Gardeco Limited obtained a Registered Design in the UK for “a conical steel chimenea with stainless steel rim around the mouth” as shown in the illustration shown in figure 1 (below).
Click here to view figure 1.
La Hacienda Limited sought to invalidate this Registered Design under section 1B(1) of the Registered Designs Act 1949, which relates to the requirement that designs must be new and have individual character, in comparison to others that have been made available to the public. The invalidation action was based on its earlier Registered Design, shown in figure 2 (below).
Click here to view figure 2.
In its statement of case Hacienda submitted that:
- there was not “clear-blue water” between the designs;
- that the difference in the mouths of the two designs was not sufficient to provide individual character;
- that none of the features of the designs are dictated by function (so there is no limitation on design freedom); and
- that both products are chimeneas and thus the similarity is greater.
Gardeco denied the claims and highlighted the differences between the opening mouth shape, the difference in the top piece, the different arrangement of the feet and the sleek, modern look of its design compared to the gothic, traditional look of Hacienda’s prior right.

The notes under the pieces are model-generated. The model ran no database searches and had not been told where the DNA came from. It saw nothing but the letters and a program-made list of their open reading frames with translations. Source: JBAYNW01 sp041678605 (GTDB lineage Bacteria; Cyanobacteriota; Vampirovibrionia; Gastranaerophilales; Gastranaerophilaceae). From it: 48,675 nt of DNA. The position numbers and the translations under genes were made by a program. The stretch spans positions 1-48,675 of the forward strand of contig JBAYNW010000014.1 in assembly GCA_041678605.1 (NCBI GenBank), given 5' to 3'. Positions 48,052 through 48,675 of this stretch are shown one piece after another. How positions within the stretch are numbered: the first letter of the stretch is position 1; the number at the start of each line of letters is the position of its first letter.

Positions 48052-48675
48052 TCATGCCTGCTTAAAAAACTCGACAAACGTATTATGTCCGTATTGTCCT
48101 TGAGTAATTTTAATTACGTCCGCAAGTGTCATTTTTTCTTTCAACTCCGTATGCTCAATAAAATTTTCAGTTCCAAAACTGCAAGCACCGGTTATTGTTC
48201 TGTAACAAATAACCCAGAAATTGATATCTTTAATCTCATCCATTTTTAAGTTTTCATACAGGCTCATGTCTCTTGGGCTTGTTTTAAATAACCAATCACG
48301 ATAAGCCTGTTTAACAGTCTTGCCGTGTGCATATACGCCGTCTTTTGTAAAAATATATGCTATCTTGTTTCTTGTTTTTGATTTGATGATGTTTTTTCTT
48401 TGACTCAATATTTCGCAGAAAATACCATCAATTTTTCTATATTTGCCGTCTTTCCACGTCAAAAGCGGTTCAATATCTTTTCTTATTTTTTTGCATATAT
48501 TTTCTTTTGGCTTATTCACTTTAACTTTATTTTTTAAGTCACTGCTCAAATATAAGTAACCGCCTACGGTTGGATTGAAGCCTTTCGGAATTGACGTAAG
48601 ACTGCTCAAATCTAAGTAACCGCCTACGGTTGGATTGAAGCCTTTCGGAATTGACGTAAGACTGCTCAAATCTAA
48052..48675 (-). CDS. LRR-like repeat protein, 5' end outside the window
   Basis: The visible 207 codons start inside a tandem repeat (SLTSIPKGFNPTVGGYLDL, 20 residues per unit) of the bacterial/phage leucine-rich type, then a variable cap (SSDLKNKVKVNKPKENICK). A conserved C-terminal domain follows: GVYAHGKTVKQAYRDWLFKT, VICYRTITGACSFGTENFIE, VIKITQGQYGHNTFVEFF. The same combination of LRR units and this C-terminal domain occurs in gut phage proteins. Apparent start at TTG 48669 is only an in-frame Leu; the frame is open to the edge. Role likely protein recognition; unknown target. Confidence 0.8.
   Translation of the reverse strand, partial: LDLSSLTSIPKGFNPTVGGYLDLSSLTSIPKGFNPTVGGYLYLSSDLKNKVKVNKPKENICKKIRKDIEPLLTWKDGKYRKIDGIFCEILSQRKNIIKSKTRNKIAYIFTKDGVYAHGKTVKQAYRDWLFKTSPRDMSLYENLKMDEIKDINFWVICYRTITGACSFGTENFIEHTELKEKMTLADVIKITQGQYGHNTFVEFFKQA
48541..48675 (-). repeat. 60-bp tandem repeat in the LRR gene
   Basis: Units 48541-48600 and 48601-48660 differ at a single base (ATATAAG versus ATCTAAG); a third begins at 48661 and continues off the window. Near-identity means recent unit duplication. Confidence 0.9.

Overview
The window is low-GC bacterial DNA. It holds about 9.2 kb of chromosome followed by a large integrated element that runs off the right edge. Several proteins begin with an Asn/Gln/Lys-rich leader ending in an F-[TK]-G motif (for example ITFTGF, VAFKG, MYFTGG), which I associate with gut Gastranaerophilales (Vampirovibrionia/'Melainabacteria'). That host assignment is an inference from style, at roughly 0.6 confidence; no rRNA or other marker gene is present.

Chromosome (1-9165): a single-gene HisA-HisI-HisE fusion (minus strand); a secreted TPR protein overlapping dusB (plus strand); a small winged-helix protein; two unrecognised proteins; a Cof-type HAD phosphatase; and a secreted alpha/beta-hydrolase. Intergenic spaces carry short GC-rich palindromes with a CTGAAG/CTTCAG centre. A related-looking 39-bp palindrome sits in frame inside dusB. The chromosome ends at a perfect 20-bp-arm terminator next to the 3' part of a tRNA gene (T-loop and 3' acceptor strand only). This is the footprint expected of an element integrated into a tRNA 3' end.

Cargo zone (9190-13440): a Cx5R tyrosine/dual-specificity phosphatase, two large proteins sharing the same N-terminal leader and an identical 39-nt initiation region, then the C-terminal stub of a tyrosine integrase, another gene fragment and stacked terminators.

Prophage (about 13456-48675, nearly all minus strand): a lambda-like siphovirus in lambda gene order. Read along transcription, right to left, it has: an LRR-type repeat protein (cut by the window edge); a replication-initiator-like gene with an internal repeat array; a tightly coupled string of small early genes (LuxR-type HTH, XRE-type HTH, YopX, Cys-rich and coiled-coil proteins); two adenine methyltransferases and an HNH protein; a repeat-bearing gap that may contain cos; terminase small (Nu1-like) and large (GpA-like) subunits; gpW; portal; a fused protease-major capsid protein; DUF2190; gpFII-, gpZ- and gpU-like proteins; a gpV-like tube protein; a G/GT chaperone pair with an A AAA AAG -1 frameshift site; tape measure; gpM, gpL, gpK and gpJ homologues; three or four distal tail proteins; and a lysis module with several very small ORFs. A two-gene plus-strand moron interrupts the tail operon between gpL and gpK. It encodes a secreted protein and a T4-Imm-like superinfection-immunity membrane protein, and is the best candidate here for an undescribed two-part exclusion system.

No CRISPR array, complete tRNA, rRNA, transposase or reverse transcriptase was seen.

In assessing novelty, the Registrar agreed that it was necessary to consider the similarities and differences between the two designs but stressed that the crux of the matter still amounted to one of overall impression. He acknowledged that the outline shape of each design was very similar but cautioned that many chimeneas have a similar structure, and consequently similar outline, because they have common features borne of function including having feet, a wide bottom section in which the fire burns and a narrower top section to draw the smoke away. Despite this he accepted that it was possible to make chimeneas in a wide variety of shapes. He felt that there was a strong similarity between the feet of the respective designs but that the shape of the mouth was significantly different, as were the design characteristics of the lids. He considered that the four aspects of the design which the informed user would appreciate as contributing to the overall impression of the designs were the outline shape, feet, mouth and lid and on those aspects there were clearly some similarities and some differences.
However, despite the similarities identified, the Registrar came to the conclusion that the differences were sufficient to create a different overall impression between them and, consequently, Gardeco’s design was novel. The request for invalidation therefore failed.